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Games Reviews

Mass Effect: Andromeda – Not Actually the Worst Game Ever

Mass Effect: Andromeda came out a few months ago, but if you wanted a quick review from me I can only disappoint you. When the game came out, it was bombarded by the internet because of the animations and glitches. In fact, EA managed to unwittingly create a perfect storm by releasing the game early to some people – so for the majority of people, the marketing of the game was stuff like this:

Which was a bit of a disaster for sales in an environment when so many things can go wrong, and if any of them do, the sales of a game can completely fall over. Big games like Mass Effect: Andromeda need to sell well because they cost so much to make. A lot of casual fans dismissed the game because of the footage of the animations and glitches they were seeing all over YouTube, and while the reviews of the game weren’t actually bad in general, they were just not as good as most people need. At least it got over 70% on Metacritic, which is the threshold it needs to cross in order to be not a complete disaster, but it was just not good enough for casual gamers – especially at the £50 price point. The game didn’t sell well enough and it’s no surprise to anyone that EA has (apparently) ‘shelved the series’.

I would love to go into the details of why the game failed so badly on a technical level, but other people have already done that a lot more effectively than me, and with better knowledge. Firstly by Jason Schreirer of Kotaku who did some excellent investigative reporting on the subject, and secondly, there’s a great video which also covers animation in RPGs generally:

But if you can’t be bothered with that, here’s a summary: EA is in love with their Frostbite engine (and has been for years) and recently decided that all their games must use it because then they’ll all look really good. The problem with that is Bioware had barely used the Frostbite engine in the past, and because the engine is only really a graphics rendering engine, they had to rebuild a lot of the systems they had before for the other games when they used the Unreal engine. A combination of poor management and staff changes throughout the project lead to everything falling apart. A lot of the animation ended up (probably) being untouched by human hands and was left mostly to the computers to work out using advanced cyberspace computer magic. I’m surprised EA didn’t delay the game again, but I suppose this is EA we’re talking about, who would throttle a starving orphan to get an extra £10 in sales of FIFA.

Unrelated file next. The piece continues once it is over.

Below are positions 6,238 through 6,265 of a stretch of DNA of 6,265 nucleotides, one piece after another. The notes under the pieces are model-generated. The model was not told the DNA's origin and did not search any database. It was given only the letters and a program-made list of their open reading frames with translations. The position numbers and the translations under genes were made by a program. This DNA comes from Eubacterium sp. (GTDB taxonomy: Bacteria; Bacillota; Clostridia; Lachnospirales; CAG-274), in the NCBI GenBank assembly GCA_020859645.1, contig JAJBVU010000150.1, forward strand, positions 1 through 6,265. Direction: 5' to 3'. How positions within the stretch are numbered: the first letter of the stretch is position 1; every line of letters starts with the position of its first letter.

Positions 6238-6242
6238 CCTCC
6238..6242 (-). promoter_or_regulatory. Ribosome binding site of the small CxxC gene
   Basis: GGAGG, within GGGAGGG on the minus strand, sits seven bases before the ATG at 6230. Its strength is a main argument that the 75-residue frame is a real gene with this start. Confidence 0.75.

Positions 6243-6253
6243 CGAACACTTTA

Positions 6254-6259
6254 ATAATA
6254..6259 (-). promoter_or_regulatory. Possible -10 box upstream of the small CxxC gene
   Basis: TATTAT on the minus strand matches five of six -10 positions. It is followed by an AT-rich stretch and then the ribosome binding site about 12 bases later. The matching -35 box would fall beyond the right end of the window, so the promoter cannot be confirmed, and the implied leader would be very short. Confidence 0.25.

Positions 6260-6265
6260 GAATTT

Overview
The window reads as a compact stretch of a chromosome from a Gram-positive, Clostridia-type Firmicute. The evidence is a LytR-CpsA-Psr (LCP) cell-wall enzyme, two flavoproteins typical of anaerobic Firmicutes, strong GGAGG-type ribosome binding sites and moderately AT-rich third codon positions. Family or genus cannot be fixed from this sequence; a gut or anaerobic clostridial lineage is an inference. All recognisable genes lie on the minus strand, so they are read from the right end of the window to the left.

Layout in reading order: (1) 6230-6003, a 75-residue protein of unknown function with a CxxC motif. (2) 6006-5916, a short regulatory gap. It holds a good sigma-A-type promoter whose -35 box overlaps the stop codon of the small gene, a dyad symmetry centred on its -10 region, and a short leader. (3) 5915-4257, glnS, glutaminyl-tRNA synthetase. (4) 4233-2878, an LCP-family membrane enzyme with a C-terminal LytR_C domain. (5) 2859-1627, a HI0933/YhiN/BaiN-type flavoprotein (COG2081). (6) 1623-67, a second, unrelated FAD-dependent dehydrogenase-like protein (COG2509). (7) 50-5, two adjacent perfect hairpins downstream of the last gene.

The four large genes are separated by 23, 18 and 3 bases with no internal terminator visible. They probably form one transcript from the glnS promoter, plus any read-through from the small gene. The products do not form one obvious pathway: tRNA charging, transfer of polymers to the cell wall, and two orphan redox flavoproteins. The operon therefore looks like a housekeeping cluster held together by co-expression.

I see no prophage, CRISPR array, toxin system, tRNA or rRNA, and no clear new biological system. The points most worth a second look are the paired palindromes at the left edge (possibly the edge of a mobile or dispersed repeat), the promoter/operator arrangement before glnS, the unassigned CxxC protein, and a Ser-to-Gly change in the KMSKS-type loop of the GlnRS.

Considering the nightmare of a development Andromeda had, I was genuinely impressed they managed to get such a complete game out the door. Yeah it was glitchy and the animations were often hilarious, but overall the game is playable, and I only encountered 2 game-breaking bugs, causing me to have to reload from an early save and redo some bits. It’s even quite fun. Yes, even after all the bad press it got, I still bought it (for cheaper than the normal price) fully expecting to find that I had made a horrible mistake. Given my expectations, I was very quite surprised by the game – in a good way.